Wednesday, September 30, 2009

An Ecological Paradox of Happiness

This is something I've been thinking about, as a new way of framing the intersection of my interests in well-being and environmental ethics. I'm calling it "An Ecological Paradox of Happiness," although it isn't, strictly speaking, a paradox. (Perhaps I should instead call it the tragedy of happiness, pace Hardin's "tragedy of the commons.")

Consider, for example, the "American Dream" of living comfortably, middle-class, free to move (and fly) where your dreams take you, settling down, having nice things, and so on. (Suppose something like that is the American Dream.) The carbon footprint of the average American is very high; if everyone on the planet lived like the average American, the result would be environmentally unsustainable. Now if more and more people pursue something like the American Dream--read: American happiness--and if more and more countries (e.g. India and China) are industrializing in ways like Western nations (including the United States), then it's obvious we're headed toward insustainability. The more people who pursue and acquire happiness [important caveat: of a certain sort], the more unsustainable global happiness becomes, and the closer we get to ecological disaster, which, of course, will be a cause of great unhappiness for many (future generations).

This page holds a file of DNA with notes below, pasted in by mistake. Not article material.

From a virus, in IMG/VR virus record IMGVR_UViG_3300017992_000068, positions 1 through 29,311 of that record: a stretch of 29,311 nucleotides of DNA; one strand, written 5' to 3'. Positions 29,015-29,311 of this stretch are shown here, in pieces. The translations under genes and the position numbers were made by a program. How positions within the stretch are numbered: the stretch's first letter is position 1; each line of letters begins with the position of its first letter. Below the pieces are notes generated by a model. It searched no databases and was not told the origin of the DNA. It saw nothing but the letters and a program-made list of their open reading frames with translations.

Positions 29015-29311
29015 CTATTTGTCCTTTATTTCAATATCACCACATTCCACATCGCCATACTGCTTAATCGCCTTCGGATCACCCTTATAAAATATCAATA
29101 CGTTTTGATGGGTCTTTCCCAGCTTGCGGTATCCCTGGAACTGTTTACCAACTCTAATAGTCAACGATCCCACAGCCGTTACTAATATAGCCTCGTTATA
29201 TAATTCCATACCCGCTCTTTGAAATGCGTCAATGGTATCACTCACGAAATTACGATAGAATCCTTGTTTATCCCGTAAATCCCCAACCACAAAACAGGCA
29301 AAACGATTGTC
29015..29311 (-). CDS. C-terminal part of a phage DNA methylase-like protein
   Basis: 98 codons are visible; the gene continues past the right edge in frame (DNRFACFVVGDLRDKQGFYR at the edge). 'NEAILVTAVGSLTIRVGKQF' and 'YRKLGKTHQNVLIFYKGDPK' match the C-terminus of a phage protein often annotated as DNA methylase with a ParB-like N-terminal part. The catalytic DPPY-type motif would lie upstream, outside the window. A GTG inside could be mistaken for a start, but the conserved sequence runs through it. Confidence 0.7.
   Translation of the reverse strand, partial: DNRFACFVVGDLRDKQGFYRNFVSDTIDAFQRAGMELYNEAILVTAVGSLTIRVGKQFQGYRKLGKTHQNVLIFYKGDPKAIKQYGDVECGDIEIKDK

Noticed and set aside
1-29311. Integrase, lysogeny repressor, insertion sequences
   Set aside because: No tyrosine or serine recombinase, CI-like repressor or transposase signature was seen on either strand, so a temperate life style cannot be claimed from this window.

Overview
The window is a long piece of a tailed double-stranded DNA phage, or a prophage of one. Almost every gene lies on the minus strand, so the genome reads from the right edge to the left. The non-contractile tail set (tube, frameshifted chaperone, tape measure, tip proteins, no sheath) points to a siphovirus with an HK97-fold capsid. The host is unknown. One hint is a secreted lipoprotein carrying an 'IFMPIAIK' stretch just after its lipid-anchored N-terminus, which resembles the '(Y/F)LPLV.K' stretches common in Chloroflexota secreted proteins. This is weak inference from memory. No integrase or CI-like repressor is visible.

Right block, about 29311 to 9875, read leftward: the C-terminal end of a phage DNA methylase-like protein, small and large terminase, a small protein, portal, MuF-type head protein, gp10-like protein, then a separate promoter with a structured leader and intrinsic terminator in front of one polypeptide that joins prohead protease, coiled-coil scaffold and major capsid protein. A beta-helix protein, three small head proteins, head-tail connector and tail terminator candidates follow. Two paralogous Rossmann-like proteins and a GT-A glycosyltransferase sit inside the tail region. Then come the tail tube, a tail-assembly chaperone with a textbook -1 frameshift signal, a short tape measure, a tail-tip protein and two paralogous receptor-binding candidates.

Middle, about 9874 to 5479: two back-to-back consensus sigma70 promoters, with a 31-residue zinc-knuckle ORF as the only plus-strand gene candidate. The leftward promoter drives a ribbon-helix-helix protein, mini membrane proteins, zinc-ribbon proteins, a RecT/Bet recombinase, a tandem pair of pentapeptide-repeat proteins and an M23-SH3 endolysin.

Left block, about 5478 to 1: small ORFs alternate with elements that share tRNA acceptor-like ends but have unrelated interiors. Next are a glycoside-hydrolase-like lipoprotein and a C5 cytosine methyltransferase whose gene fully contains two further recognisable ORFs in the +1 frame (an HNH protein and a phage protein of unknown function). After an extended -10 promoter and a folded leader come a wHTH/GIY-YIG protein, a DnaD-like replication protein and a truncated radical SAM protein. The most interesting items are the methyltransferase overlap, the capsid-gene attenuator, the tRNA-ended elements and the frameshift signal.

This leads to something that looks like the traditional paradox of happiness, which says that in order to be happy one must pursue something other than happiness. The ecological version is that it looks like in order to make the happiness of future generations possible, we should pursue something other than (American) happiness, i.e. if we want it to remain possible for future others (as well as others in other parts of the world now!) to live happily, we should give up our own pursuit of happiness.

Now, it seems to me that, to the extent that there is something that seems paradoxical here, it's actually a false paradox, and that, briefly, we don't have to give up happiness (or its pursuit), but instead certain aspects of the "American" part. In connection with this, I just finished a paper by Judith Licthenberg on "Consuming Because Others Consume," which provides some interesting insights on why people consume other than simple greed, particularly in order to maintain a sense of equality to those around them, which for most people, is (according to JL) necessary for self-respect. This is something worth bearing in mind, insofar as her argument makes it clear that the path to sustainable change is going to involve collective action (and policy) rather than exhortations to personal virtue (although that isn't particularly because not enough people are personally virtuous).

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